A date for your diaries. My Installation as Rector of the University of Dundee will take place on 26 September. This is an ancient traditional ceremony, which includes my being pulled through the streets of Dundee in an old carriage by students, and then giving a Rectorial Address. These used to be great occasions, when the Addresses were given by figures like Adam Smith, William Gladstone, Thomas Carlyle, Andrew Carnegie and J M Barrie. Those would last for hours and be repeated verbatim in the national papers. Even in my time, addresses by Clement Freud and Peter Ustinov were well worth hearing.
My predecessor, Lorraine Kelly, managed one sheet of A4. I shall be closer to Gladstone than Kelly, in length if nothing else, and intend to give the students some provocative thoughts on society, politics and the role of a modern university. I do hope that some of the readers of this blog will put the event in their diaries and make it to Dundee to support me.
On a happy note, I am heading up to Dundee tomorrow to attend the graduations of thousands of students. There is no role for the Rector at this other than to dress up in a robe and look portentous, but it is a happy time of achievement; maybe some of the youthful optimism might rub off.
Much less happy was the University Court meeting last week. The University is closing its Gardyne Road campus, and some scores of staff are being made compulsorily redundant. I am shocked by the near Victorian brutality with which human beings can be simply thrown away in today’s society.
I went to Gardyne Road to speak to affected staff directly. One man I spoke to had worked there for 17 years; he earned ‘22,000 pa and was being made redundant with just over ‘6,000 in redundancy pay.
‘6,000 after seventeen years? Is that how we value people?
There were three things that especially horrified me about this.
The first was the attitude of academics, who don’t seem troubled because these staff are non-academic – cleaners, cooks, janitors and library staff, for example. Yet they are people too, and the university could not function without them.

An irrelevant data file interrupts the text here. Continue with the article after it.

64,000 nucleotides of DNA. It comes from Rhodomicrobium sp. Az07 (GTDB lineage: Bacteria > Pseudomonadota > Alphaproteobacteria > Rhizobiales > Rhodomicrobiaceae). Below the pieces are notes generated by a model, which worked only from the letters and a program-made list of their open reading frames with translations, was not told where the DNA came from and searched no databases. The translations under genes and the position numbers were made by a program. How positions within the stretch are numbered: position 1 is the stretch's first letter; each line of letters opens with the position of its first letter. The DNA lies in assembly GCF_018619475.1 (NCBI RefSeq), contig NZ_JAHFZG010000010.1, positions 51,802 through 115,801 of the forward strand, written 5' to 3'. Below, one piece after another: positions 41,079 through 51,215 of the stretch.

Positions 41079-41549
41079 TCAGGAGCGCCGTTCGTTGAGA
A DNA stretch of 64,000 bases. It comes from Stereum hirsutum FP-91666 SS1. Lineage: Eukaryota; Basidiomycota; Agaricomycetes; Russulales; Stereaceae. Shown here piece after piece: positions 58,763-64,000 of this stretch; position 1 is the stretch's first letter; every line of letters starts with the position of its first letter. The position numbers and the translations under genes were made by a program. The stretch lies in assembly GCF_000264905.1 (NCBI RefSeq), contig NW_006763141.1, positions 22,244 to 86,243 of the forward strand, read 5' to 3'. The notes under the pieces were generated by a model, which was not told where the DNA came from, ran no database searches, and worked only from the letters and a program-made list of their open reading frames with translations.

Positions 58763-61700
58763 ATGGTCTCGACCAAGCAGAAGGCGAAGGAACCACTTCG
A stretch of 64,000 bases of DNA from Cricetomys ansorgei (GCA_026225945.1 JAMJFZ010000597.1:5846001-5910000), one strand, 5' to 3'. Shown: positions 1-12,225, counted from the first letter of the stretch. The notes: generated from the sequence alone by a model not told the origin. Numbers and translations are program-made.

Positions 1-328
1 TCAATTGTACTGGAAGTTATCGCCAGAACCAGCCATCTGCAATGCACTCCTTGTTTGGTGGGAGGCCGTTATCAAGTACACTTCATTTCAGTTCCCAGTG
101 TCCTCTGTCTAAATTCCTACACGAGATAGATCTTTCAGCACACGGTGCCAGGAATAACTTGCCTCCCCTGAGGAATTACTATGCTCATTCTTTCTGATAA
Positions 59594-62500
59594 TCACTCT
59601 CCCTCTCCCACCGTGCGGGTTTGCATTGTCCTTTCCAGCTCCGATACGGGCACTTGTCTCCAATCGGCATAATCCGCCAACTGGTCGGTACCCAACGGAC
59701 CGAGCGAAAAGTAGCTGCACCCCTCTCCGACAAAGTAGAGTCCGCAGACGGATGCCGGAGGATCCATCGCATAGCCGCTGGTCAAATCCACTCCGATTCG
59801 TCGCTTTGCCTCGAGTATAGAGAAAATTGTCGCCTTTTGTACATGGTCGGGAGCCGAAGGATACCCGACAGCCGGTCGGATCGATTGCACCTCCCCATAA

The second was the fact that the University is much more concerned with spin than the plight of these people. The University is still telling the media that there are no compulsory redundancies, whereas in fact scores will go through in just five weeks time. The University is also emphasising that some staff were offered relocation to another campus but refused. That is in fact only true of three or four staff out of some fifty facing redundancy.
The third thing that worries me is that the University is offering no more than the legal minimum compensation, and is behaving with all the heartlessness of Dundee’s multinationals. The sad truth is that the people being made redundant are precisely those unlikely to find jobs again in Dundee. Even commercial companies generally attempt to improve redundancy terms a little where possible, for the sake of image, unless actually going bankrupt. The University appears to have no sense of being more than just a business, no sense of community or social responsibility to the City.
My other big worry with the University this week is the lack of attention to environmental issues. I had already noted that there appears to be no concern for renewable energy generation or carbon neutral building, even in its extremely new and ever burgeoning estate. The photo-voltaic cell was invented at the University of Dundee, but I am yet to see one powering anything on what is Britain’s sunniest campus.
I was therefore not surprised to find the University marked 79th out of 102 on People and Planet’s “Green League”, firmly in the Poor Environmental Performance bracket.
Now that’s something else that will get a mention in my Rectorial Address…